Your friend shot herself in the head with a shotgun a year ago, April 18th.
Two weeks earlier you were caught by federal rangers with a controlled substance…for the fourth time in three years.
You tried to hit me with your car in July.
We argued over whether I should introduce you as my girlfriend to my family in August in the middle of my brother’s wedding party.
In September, you told me you loved me for the first time while I was waist deep in depression. You drove off screaming “I never want to fucking talk to you ever again,” when I told you I couldn’t say it back. I walked home almost 6 miles on roads with no street lights.
October was a hazy collection of half-conscious arguments, resulting in…
November, where I tried to throw myself from a car moving 35 miles an hour just to get away from you after attempting to bash your face into the steering wheel by your own hair. It was because you didn’t trust me around other girls. Women I’ve known for years but never had any interest in. I only had interest in you. But you never trusted this. Now you don’t have me. Great job.
The next three weeks were cold, desolate; argument after pale-faced argument. Screaming till our heads felt like they might explode. And then they did.
In a fiery rage, I threw multiple picture frames, destroyed countless childhood artifacts, and toppled a hat tree before punching through my computer screen. Lying, bleeding from my hands and face, I choked on my hysterical fit, wanting, in that moment, to be wiped from the face of the Earth. You were the last person I talked to.
They took me to the hospital that night, that cold December night. There I would stay for 8 days. 8 whole days wondering what was to become of me. Eating generic off-brand ice cream and wondering if they let crazy people run the Boston Marathon.
Against all expectations, you came to visit me more than anyone. You helped guide me through. Lofty, heartfelt, promises through salty tears comforted the both of us. We emerged reborn, ready to take on the world and whatever perils we might face.
My parents barred from you their house until further notice, which, even though I was only the messenger, you leapt through the phone at me because you felt it was unfair. It was unfair. I agreed with you, but you said it was too hard. The it being us being together.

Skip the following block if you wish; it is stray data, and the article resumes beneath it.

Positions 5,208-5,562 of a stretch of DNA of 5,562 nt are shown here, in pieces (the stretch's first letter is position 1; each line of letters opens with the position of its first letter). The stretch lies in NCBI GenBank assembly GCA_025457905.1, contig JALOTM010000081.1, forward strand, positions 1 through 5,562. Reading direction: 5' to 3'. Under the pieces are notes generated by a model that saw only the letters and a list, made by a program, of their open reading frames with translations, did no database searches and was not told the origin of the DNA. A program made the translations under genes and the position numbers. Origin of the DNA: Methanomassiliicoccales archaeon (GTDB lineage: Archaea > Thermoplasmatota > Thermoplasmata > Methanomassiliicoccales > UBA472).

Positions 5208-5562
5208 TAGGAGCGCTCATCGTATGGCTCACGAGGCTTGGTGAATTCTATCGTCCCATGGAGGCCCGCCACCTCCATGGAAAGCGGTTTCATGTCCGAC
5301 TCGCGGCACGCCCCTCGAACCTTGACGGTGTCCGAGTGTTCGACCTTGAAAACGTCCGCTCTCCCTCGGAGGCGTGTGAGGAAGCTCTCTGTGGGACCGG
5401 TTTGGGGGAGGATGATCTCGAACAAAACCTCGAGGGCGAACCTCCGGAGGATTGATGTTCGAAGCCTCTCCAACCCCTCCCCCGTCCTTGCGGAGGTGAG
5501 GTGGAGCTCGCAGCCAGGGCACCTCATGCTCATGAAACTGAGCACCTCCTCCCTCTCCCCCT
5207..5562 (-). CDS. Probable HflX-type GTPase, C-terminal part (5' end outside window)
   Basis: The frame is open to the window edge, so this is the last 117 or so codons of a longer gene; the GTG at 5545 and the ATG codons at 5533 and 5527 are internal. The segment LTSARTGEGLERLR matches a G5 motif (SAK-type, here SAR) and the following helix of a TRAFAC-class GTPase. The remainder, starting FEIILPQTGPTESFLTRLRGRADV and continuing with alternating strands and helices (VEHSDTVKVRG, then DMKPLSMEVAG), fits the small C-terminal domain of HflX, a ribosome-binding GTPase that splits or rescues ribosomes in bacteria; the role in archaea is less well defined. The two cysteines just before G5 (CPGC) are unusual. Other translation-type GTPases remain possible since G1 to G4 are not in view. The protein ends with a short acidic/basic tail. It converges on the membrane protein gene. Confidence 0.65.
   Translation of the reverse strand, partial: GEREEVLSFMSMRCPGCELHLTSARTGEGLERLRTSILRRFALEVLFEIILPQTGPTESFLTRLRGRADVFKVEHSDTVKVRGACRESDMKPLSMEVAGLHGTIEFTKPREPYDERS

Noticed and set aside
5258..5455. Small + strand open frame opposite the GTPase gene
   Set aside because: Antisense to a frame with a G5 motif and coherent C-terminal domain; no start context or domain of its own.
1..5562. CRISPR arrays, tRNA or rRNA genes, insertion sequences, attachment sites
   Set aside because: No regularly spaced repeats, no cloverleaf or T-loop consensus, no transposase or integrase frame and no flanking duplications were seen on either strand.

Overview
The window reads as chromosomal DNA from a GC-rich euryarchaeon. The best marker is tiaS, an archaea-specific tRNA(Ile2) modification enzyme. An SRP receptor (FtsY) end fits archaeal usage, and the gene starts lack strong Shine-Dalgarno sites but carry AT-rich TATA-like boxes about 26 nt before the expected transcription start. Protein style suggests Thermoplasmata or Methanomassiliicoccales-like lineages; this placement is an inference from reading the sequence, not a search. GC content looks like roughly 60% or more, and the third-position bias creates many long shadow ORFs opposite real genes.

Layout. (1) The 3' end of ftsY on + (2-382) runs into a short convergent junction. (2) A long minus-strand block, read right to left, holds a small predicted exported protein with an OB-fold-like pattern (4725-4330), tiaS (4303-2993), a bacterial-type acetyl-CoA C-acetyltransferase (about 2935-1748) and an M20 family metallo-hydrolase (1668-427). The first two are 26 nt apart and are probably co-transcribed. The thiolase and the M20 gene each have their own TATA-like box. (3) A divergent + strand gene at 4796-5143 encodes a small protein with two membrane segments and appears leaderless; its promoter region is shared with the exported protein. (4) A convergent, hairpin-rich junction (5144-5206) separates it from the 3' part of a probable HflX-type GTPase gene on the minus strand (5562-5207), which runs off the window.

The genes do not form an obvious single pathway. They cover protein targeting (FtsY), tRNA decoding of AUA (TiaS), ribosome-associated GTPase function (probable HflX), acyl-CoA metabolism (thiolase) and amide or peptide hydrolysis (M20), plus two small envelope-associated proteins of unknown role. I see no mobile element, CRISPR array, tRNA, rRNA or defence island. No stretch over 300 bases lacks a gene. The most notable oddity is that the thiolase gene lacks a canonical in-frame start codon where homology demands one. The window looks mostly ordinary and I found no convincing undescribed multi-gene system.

The next month was filled with loathing and self-doubt; wondering if I was doing things right to avoid another implosion. You got on my case about my running and even harped that you couldn’t be there to run with me. I’m an elite athlete who’s been competing for years. You just quit smoking cigarettes two months ago.
In January I surprised you by taking you out to dinner on your birthday and booking a special hotel room for a night just so we could be together. We didn’t have sex enough, though, and the bitter transgression of sexual tension split hairs like freshly sharpened knives. But you were gracious and said you loved me and that I was your “one and only.” It was a magical night. It was the start of something good…
That lasted until February. After spending an entire week together while both of our parents were out of town, you decided that there was such a thing as too much “good” time together. Our “blissful” week together sent you spiraling, wondering if we would ever spend that kind of time together ever again, even though we’re babies in the eyes of time. You broke up with me the next week in the middle of a Target parking lot without so much as a tear or waver in your voice. I wanted to rip your larynx out through your nose, but instead, I went home and fell into a manic depression that lasted a week and a half.
And then something changed. I wasn’t going to take it anymore.
With a 9 mile race coming up later that week, I decided I would no longer drown in the drink of your sorrow. I was tired. Tired of fighting, tired of yelling, tired of screaming. Tired of wondering if I was doing something wrong, or stepping on invisible toes that appeared to grow and shift and change on a near second-to-second basis. I took second in that race. It was my first top-five finish ever. You were there at the finish. But we never kissed to seal our celebration. You barely even cracked a smile.
March led to arguments and tears over February’s “blissful week”. Still trying to comprehend all that went wrong, you accused me of being selfish for being excited about the Boston Marathon, which just so happened to land on the same day your best friend shot her face off. Your grief was somehow my fault. I was being insensitive. You told me about divinity. You told me about God. We left that night on good terms, but I knew that every patch we made was like a Band-Aid over a fatal wound.
In April, we didn’t talk much. You didn’t want to interrupt my training and I didn’t want to cause you anymore grief. I ran that race with your name stitched to the back of my eyelids. Every footstep, every breath was powered by your being. But I barely talked to you that entire weekend. We communicated through digital devices, spelling out our inner thoughts in random twenty-word messages, rather than opening up and explaining how we felt.
I fell asleep before we could even say goodnight that night. The next morning you were quick to I Love You, but got upset when I couldn’t be there for you, for you, 600 miles away after just completing the greatest accomplishment my life has ever held.
And that was just the beginning…
ABOUT THE AUTHOR
Chad W. Lutz was born in 1986 in Akron, Ohio, and raised in the neighboring suburb of Stow. He currently works in North Canton, writing web content for an online job resource website. He also serves as the managing editor of an online magazine, AltOhio.com. Chad runs competitively for a Northeast Ohio running club and swims in his spare time. He aspires to run the Olympic marathon at the 2016 games.